Background: Research continues to increase our knowledge of what can be done to improve the care of residents in care homes, but there is a persistent gap between this knowledge and the care that people receive.
1. examine the extent, range, and nature of research on different ways of disseminating and implementing knowledge in terms of:
a. the effectiveness of approaches, and
b. the identification of factors that may help or hinder successful adoption, and
2. to map gaps in the existing literature.
Methods: Fifteen electronic databases were searched from inception to July 2015 and supplemented by additional search methods. Quantitative and qualitative studies addressing dissemination or implementation within the residential care setting were included with no restriction on study design, date, or language of publication. Titles, abstracts, and full texts were screened independently by two reviewers. Data extraction (topic, study design, size and type of setting, type of dissemination or implementation strategy used, types of outcome reported) was performed by one reviewer using a piloted, bespoke data extraction form and checked by a second. Data were tabulated and synthesised descriptively using the 2015 EPOC (Effective Provision of Care) Taxonomy of health system interventions. The resulting evidence map was discussed and developed further with those involved in providing care within the residential care setting.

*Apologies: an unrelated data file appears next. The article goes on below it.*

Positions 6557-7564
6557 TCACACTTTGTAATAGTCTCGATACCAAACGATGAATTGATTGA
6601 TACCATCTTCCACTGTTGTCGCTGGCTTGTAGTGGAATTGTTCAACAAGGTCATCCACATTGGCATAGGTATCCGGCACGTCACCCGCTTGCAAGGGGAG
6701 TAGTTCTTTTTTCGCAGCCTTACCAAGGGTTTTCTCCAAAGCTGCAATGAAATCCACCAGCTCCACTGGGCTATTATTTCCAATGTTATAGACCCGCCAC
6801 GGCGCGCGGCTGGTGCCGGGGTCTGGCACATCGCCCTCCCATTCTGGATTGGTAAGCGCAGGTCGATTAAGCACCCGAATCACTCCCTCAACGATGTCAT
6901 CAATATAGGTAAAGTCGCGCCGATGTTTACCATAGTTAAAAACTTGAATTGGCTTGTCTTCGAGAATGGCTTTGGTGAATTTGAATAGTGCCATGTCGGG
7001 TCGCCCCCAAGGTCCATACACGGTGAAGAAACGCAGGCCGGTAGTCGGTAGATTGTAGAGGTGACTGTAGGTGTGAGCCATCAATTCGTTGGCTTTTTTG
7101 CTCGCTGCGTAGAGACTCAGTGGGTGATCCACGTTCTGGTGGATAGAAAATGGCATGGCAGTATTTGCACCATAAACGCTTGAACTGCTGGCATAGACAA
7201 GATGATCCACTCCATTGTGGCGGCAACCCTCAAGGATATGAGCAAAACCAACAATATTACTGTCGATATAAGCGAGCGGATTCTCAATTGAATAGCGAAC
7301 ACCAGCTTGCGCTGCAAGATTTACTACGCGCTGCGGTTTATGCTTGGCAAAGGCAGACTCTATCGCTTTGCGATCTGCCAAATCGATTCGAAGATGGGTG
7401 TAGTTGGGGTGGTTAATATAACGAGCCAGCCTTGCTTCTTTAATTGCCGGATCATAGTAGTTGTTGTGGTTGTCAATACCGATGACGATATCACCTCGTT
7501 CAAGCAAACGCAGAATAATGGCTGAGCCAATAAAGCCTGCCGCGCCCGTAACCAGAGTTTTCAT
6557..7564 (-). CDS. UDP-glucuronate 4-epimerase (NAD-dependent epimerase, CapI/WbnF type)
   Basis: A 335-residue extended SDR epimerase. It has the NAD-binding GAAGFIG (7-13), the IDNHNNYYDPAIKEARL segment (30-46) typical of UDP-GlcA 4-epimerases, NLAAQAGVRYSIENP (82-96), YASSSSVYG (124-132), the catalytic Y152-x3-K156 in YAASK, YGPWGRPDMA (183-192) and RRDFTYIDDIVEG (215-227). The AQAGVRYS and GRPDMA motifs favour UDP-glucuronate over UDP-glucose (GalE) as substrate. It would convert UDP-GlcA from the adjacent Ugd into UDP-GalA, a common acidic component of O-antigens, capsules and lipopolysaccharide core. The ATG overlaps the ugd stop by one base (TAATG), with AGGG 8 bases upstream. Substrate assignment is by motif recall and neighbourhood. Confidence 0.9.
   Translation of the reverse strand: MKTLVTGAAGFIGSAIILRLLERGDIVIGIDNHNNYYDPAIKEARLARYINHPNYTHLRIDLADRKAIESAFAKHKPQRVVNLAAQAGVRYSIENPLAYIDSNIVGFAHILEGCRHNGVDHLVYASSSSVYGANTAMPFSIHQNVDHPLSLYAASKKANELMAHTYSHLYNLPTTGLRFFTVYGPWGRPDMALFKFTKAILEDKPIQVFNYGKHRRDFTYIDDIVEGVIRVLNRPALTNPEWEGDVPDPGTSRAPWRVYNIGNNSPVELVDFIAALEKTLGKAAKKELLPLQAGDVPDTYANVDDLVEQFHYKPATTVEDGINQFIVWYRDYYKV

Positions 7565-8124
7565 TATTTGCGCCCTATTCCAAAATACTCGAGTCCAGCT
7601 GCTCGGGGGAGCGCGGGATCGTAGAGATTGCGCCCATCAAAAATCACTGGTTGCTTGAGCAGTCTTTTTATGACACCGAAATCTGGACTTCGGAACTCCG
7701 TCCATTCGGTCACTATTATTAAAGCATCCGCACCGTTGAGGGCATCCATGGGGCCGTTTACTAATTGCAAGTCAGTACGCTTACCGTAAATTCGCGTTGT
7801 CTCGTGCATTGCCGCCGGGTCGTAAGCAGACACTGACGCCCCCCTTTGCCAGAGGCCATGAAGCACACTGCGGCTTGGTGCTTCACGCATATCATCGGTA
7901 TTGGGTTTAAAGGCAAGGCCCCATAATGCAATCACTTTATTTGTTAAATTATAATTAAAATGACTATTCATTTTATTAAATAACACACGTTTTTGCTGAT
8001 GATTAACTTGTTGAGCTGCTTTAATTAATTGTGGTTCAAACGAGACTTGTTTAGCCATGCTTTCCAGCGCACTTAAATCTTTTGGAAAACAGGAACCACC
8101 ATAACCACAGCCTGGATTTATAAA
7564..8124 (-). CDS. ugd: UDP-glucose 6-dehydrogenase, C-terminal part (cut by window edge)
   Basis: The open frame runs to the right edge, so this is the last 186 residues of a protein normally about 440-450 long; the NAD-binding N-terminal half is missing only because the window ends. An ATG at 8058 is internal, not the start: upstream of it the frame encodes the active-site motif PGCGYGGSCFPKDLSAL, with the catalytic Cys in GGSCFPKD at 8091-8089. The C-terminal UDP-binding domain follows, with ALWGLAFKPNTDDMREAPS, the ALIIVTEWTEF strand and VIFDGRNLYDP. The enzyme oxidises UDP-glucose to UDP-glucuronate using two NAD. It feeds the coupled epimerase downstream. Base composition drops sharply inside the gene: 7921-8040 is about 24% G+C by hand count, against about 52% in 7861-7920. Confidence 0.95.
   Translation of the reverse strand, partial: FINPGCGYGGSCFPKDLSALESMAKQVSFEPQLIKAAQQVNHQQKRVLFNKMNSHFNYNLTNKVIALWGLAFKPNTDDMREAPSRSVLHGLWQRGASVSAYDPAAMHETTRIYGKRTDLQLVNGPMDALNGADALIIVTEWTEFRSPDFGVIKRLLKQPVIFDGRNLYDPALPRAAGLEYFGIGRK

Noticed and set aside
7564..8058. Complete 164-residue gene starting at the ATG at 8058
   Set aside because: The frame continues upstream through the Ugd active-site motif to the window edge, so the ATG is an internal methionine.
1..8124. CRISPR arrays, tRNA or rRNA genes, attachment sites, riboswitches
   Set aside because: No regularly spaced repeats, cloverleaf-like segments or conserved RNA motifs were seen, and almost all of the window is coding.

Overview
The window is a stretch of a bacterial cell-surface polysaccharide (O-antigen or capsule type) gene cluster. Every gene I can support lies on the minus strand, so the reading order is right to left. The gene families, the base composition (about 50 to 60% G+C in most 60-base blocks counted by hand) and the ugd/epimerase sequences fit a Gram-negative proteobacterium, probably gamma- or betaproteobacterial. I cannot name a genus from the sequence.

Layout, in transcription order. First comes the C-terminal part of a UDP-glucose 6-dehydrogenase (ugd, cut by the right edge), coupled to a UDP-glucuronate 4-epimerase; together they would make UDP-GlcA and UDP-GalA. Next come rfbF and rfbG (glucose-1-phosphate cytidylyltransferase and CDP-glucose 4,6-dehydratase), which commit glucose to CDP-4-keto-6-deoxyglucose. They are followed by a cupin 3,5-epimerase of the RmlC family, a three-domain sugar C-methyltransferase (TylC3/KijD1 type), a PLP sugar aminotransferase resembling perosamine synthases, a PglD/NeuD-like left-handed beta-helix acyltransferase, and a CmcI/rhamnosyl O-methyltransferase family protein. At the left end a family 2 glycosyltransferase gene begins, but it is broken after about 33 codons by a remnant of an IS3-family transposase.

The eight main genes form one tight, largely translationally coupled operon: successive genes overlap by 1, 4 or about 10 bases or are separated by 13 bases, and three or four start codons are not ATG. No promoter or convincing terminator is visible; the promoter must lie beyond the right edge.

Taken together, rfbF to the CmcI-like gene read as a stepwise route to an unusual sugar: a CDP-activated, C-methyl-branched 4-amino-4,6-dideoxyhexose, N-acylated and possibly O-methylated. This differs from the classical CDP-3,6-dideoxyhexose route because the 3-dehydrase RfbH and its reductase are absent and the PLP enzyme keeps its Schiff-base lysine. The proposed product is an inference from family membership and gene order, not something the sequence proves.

Results: Of the 5374 citations screened, 225 met the inclusion criteria. Twenty-five papers focussed on the dissemination of knowledge; the remainder described implementation in areas of care including falls prevention (n = 13), pressure ulcers (n = 12), pain (n = 18), dementia (n = 20), continence (n = 14), nutrition/hydration (n = 12), and end of life care (n = 14). Further analysis of the types of implementation strategy used and the mapping of gaps in the evidence is underway.
Conclusions: The review describes the range of dissemination and implementation strategies that have been utilised in care homes and highlights important gaps in the evidence.